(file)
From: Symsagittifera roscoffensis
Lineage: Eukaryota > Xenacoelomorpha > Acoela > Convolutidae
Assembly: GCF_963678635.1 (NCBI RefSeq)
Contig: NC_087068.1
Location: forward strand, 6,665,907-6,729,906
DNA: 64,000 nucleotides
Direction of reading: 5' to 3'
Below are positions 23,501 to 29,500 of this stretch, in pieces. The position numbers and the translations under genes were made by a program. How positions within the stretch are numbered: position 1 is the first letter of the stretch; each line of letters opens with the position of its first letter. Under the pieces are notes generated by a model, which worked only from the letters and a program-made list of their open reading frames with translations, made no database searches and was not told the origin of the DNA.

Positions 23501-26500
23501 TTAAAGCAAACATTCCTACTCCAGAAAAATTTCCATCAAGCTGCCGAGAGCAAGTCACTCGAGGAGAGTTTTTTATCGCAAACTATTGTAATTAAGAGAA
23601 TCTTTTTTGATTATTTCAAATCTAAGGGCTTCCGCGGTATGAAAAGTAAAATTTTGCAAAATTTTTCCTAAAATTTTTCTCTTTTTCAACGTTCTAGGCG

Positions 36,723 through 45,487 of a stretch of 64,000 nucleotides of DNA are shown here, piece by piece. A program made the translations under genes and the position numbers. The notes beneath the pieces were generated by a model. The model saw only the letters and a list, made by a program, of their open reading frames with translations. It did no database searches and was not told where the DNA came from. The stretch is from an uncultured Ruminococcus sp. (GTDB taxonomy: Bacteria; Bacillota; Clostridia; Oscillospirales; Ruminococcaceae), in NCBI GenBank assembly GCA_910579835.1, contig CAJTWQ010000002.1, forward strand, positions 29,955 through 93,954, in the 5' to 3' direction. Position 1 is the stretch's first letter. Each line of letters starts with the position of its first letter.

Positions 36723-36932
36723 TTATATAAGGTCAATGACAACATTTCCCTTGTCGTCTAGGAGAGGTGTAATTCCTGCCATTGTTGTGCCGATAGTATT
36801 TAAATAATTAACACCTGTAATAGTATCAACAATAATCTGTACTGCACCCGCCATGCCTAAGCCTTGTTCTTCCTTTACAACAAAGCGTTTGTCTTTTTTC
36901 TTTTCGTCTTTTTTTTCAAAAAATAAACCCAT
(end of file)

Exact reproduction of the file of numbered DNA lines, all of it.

From: Symsagittifera roscoffensis
Lineage: Eukaryota > Xenacoelomorpha > Acoela > Convolutidae
Assembly: GCF_963678635.1 (NCBI RefSeq)
Contig: NC_087068.1
Location: forward strand, 6,665,907-6,729,906
DNA: 64,000 nucleotides
Direction of reading: 5' to 3'
Below are positions 23,501 to 29,500 of this stretch, in pieces. The position numbers and the translations under genes were made by a program. How positions within the stretch are numbered: position 1 is the first letter of the stretch; each line of letters opens with the position of its first letter. Under the pieces are notes generated by a model, which worked only from the letters and a program-made list of their open reading frames with translations, made no database searches and was not told the origin of the DNA.

Positions 23501-26500
23501 TTAAAGCAAACATTCCTACTCCAGAAAAATTTCCATCAAGCTGCCGAGAGCAAGTCACTCGAGGAGAGTTTTTTATCGCAAACTATTGTAATTAAGAGAA
23601 TCTTTTTTGATTATTTCAAATCTAAGGGCTTCCGCGGTATGAAAAGTAAAATTTTGCAAAATTTTTCCTAAAATTTTTCTCTTTTTCAACGTTCTAGGCG

Positions 36,723 through 45,487 of a stretch of 64,000 nucleotides of DNA are shown here, piece by piece. A program made the translations under genes and the position numbers. The notes beneath the pieces were generated by a model. The model saw only the letters and a list, made by a program, of their open reading frames with translations. It did no database searches and was not told where the DNA came from. The stretch is from an uncultured Ruminococcus sp. (GTDB taxonomy: Bacteria; Bacillota; Clostridia; Oscillospirales; Ruminococcaceae), in NCBI GenBank assembly GCA_910579835.1, contig CAJTWQ010000002.1, forward strand, positions 29,955 through 93,954, in the 5' to 3' direction. Position 1 is the stretch's first letter. Each line of letters starts with the position of its first letter.

Positions 36723-36932
36723 TTATATAAGGTCAATGACAACATTTCCCTTGTCGTCTAGGAGAGGTGTAATTCCTGCCATTGTTGTGCCGATAGTATT
36801 TAAATAATTAACACCTGTAATAGTATCAACAATAATCTGTACTGCACCCGCCATGCCTAAGCCTTGTTCTTCCTTTACAACAAAGCGTTTGTCTTTTTTC
36901 TTTTCGTCTTTTTTTTCAAAAAATAAACCCAT